This afternoon I had a phone conversation with the Northern Ireland Stormont Government to provide extra support available for many people living in isolation and are struggling with anxiety or other mental health issues during the COVID-19 pandemic.
At this time, many of us are finding it hard to come to terms and process at the information in the news, the press and on social media regarding the outbreak of this global virus. Countries have shut, services have been stripped and many people are feeling more alone than ever.
I too struggle greatly at the beginning, there was a never-ending cycle of bad news, even worse predictions and misinformation being spread. It was hard to find breathing space or good in the world. I retreated into that dark place in my mind, that holds no hope or joy for me. I recognised this and took matters to fix it. I have stopped watching the news and I am more careful of the information I consume online. I am in a much better place mentally now and whilst I am still fearful of what is here and what is yet to come, I can see the joy in life.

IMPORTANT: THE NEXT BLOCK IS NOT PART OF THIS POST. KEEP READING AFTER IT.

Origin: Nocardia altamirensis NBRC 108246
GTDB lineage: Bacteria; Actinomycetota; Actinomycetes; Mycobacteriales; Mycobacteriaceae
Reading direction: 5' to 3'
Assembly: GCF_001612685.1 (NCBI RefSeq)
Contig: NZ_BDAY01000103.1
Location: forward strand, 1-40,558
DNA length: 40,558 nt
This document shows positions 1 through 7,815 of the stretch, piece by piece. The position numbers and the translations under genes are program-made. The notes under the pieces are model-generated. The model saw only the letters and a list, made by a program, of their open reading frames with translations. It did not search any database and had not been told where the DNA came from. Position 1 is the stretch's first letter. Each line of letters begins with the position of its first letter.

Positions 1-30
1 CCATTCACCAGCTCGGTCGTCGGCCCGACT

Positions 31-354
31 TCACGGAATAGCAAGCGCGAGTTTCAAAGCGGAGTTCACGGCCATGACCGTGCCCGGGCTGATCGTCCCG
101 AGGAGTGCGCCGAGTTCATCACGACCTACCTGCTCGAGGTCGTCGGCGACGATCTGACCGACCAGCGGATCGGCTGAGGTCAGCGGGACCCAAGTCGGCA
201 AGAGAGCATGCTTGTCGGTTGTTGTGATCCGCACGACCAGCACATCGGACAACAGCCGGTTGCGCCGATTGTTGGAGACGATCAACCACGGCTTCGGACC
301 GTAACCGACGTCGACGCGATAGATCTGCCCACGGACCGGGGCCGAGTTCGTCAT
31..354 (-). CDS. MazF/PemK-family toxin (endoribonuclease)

Many people are not as lucky as me and need extra support to help them make sense of the world and to keep themselves safe both physically and mentally. Lots of great work has been set up to provide many services and support, one aspect I feel has been unfortunately overlooked – mental health.
Many people are now in isolation with one or two people, some are friends and family, so to ring and talk to someone on the telephone may not be right for me. I know from my experiences at the beginning of the lock down, that I would have been uncomfortable to do so, in fear of being overheard by someone. Speaking to a counsellor must be done in an environment where you feel open to talk freely without fear of judgement or recrimination.
I have asked the Northern Ireland Stormont Government to investigate setting up an online counselling session or sessions, where people can turn to if they need the support. This could be done using written words, rather an vocabulary. Perhaps on the Department of Health or Department for Communities website, there could be a Live Chat box where one could speak directly to a counsellor. Other options could be assigning a counsellor to a patient and allowing the sessions to be done over WhatsApp or email.
Mental health must not be forgotten about at this time and we must lay the foundation to provide the support for tomorrow and the weeks and months ahead.